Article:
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FCC to call for 10-year broadband plan, 100Mbps access

updated 09:45 am EST, Sat March 13, 2010

FCC to reveal national broadband plan Tuesday

The FCC's promised national broadband plan should have its formal unveiling on Tuesday, an early scoop of the details claimed on Saturday. Over the next 10 years, the agency would subsidize broadband Internet access for rural areas, creating a combination Internet and cable set-top box, and a previously hinted at plan to relicense as much as 500MHz of spectrum for wireless Internet access. Speed would be a critical focus as well, as the 100 Squared plan woube part of the proposal and promise 100Mbps Internet access to 100 million homes.

Some of the wireless spectrum would go deliberately unlicensed to allow for new technologies to develop, the FCC officials passing information to the NYT said. FCC officials have long been an advocate of using white space frequencies between used parts of the spectrum that could provide long-range Internet access.

More details also hint at education programs to teach computing skills to the inexperienced and that between $12 billion and $16 billion would be set aside for a national wireless public safety network to improve communication between emergency workers.

In encouraging development, the FCC's goal would be to have Internet access replace phones, TV and other conventional technologies as the primary form of communication in the US. Widespread Internet access would make online education and health care commonplace features in the US and would eliminate a gap in skill sets. About a third of the US doesn't have broadband, usually because those asked either can't afford the costs or because incumbent carriers refuse to service their areas, citing deployment costs.

The FCC is expected to face resistance. TV broadcasters have already made their opposition known, although the 500MHz relicensing plan would in many cases compensate those who voluntarily give up slices of their airwaves. Carriers have also been known to staunchly oppose any mandatory rural Internet deployments and are widely accused of using political strategies to avoid these requirements, including alleged misrepresentations of actual coverage and the sponsorship of "astroturf" (fake grassroots) organizations that lobby against these plans.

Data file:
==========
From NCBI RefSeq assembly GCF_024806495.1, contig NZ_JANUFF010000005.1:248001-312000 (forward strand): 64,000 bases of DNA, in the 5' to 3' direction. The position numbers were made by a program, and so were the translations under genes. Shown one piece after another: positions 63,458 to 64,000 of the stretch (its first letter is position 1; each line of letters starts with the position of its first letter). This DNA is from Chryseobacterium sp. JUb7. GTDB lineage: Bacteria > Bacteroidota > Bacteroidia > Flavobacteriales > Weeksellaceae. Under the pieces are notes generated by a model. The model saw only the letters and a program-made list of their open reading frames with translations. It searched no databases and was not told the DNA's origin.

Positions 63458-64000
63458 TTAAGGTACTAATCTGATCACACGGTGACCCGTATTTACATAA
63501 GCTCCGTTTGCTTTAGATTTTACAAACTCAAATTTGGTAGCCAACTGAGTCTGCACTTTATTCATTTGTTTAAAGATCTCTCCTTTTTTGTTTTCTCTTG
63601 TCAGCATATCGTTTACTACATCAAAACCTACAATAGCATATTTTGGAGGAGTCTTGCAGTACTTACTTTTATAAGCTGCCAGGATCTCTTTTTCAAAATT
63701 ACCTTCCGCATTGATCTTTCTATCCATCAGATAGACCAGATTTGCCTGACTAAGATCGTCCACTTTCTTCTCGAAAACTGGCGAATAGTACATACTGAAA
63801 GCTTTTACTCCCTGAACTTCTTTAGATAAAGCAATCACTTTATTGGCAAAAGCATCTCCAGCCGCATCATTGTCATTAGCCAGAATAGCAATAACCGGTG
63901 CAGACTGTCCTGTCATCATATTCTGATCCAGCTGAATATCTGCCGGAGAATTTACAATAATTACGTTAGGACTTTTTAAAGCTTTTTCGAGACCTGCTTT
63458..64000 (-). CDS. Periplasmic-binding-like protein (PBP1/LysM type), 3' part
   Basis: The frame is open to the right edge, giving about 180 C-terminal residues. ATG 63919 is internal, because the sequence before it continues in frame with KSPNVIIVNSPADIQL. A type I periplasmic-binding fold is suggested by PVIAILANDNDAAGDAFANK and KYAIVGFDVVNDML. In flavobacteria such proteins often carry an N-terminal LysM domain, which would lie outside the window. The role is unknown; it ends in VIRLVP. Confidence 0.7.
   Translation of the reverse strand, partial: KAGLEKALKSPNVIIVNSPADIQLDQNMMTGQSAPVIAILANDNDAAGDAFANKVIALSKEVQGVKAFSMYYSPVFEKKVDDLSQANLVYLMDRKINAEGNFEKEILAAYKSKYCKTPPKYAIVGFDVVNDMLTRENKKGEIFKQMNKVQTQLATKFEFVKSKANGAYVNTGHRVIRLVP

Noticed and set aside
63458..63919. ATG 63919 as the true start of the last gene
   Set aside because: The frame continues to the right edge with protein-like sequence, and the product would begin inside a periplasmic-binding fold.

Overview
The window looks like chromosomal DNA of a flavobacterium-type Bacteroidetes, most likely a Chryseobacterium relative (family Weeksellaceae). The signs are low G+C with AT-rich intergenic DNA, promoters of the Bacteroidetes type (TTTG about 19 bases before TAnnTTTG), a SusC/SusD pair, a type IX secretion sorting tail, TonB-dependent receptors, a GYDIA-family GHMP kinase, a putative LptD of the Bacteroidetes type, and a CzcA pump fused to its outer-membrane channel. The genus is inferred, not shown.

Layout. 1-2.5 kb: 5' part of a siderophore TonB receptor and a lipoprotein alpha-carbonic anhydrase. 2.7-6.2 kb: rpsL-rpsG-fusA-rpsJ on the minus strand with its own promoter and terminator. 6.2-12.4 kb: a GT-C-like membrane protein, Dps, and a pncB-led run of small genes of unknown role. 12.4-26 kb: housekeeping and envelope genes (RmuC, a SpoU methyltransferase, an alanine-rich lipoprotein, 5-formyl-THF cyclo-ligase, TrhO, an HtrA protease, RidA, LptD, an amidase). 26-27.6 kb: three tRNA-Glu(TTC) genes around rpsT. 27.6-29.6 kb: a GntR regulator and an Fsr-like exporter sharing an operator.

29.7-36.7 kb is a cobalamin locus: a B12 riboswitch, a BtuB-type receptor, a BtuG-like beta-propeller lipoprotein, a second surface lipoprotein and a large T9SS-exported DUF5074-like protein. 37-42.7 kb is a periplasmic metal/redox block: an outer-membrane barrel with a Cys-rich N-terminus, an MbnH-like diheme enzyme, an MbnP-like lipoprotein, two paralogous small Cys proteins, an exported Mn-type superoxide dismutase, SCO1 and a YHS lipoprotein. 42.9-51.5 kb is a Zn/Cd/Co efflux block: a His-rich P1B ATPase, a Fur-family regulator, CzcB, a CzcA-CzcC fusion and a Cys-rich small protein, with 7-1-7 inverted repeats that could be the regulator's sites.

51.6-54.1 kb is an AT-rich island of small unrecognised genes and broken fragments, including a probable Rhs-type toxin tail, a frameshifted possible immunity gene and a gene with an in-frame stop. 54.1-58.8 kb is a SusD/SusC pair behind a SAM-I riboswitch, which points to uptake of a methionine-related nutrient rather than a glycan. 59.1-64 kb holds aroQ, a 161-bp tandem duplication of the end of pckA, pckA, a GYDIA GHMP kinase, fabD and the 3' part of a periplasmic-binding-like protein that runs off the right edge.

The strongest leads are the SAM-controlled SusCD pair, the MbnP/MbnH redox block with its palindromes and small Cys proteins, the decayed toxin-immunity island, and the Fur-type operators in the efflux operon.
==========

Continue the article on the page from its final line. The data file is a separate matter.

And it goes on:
However, FCC chairman Julius Genachowski has previously hinted that his regulators may not have to either draw on the federal budget or force telecom firms to eat into their profits to achieve its goals. One of his well-known proposals would gradually transition the Universal Service Fund away from its original goal of subsidizing phone lines and towards broadband, which in its current form could allocate as much as $8 billion towards deployments of fiber optics, wide-area wireless and other technologies into these areas. Carriers, including AT&T, have been willing to embrace that strategy and to push for the faster 100Mbps speeds as part of the target.


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Comments

  1. phillymjs

    Fresh-Faced Recruit

    Joined: Jun 2000

    +4

    Great idea...

    ...but might I suggest that this time we require the telcos to make tangible progress toward this goal first, THEN give them the taxpayer money afterwards?

    You know, so they don't just pocket it and then shrug when we ask, "Hey, where's that fiber-to-the-home stuff we gave you all that money to build?" like they did back in the 90s.

  1. Feathers

    Grizzled Veteran

    Joined: Oct 1999

    -1

    So...

    They want to create a ubiquitous and indispensable utility and then under ACTA they also want to be able to cut you off from it without warrant, notice or probable cause. Interesting. The insanity is easy to recognize it you just substitute "water" or "electricity" for "broadband".

  1. TheSnarkmeister

    Fresh-Faced Recruit

    Joined: Jun 2007

    -5

    Flawed concept...

    Yes, after letting all these years of letting the private sector do the heavy lifting and with them having done a darn good job of it, let's hand the whole thing over to the people who run the Post Office to speed things up! That's bound to work. Just like the Post Office is faster than the FedEx, UPS and DHL. On, and isn't the post off also planning to cut back to five days a week delivery and don't they have the largest work-fare payroll on the planet? If we want faster internet, letting the government take over sure isn't the solution. If we want 5-day a week internet, with surly service, lost mail, opened mail, and price increases every year on every e-mail, then we want government internet.

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